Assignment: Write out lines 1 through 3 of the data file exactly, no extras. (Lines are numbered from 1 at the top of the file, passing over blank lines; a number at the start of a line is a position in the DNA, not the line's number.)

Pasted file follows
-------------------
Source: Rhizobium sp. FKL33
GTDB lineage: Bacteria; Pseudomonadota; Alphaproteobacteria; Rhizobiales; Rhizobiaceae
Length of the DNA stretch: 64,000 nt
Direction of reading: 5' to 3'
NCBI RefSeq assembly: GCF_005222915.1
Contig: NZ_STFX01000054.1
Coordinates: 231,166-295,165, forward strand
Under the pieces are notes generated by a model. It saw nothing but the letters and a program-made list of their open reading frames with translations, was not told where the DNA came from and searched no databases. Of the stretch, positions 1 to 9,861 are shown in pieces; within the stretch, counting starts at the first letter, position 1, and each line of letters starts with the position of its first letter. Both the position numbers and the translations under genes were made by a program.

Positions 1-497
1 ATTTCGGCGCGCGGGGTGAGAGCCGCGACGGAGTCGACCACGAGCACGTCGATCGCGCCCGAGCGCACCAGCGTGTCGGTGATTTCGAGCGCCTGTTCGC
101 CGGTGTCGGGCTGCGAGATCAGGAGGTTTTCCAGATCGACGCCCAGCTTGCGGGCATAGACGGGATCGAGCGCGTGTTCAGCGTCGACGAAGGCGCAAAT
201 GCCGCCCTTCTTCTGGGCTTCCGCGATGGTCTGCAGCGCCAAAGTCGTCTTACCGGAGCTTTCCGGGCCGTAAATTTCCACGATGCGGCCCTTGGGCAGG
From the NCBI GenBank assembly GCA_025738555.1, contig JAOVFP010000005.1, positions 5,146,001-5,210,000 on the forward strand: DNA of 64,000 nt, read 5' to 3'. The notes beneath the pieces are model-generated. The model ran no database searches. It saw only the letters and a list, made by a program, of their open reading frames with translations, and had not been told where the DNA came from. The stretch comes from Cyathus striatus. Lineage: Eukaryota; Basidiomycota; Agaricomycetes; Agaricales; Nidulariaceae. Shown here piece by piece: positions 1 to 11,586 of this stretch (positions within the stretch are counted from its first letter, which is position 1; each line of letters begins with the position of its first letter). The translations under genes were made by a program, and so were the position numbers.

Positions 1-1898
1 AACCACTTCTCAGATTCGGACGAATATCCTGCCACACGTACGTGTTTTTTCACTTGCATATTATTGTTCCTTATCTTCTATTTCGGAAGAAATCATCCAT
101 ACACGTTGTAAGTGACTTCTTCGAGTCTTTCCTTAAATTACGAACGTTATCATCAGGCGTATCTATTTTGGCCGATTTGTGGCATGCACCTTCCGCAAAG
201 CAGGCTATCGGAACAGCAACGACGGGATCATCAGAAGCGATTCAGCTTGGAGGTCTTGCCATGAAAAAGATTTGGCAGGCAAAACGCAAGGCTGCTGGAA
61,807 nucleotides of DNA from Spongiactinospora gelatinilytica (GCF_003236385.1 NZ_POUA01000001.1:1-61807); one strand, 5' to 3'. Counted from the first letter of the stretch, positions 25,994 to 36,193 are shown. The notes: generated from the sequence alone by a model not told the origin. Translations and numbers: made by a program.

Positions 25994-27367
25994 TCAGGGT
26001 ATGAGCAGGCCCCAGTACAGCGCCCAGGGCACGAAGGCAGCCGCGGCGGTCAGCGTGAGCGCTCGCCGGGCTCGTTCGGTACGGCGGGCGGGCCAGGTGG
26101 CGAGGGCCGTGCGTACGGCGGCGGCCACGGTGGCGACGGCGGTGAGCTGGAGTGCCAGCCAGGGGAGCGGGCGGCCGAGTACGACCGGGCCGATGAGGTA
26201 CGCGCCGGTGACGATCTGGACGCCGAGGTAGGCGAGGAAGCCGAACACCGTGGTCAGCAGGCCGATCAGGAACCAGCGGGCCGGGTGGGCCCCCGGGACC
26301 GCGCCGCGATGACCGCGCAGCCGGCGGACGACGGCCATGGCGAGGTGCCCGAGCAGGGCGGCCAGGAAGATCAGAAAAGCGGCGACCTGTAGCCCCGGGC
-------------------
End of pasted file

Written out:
Source: Rhizobium sp. FKL33
GTDB lineage: Bacteria; Pseudomonadota; Alphaproteobacteria; Rhizobiales; Rhizobiaceae
Length of the DNA stretch: 64,000 nt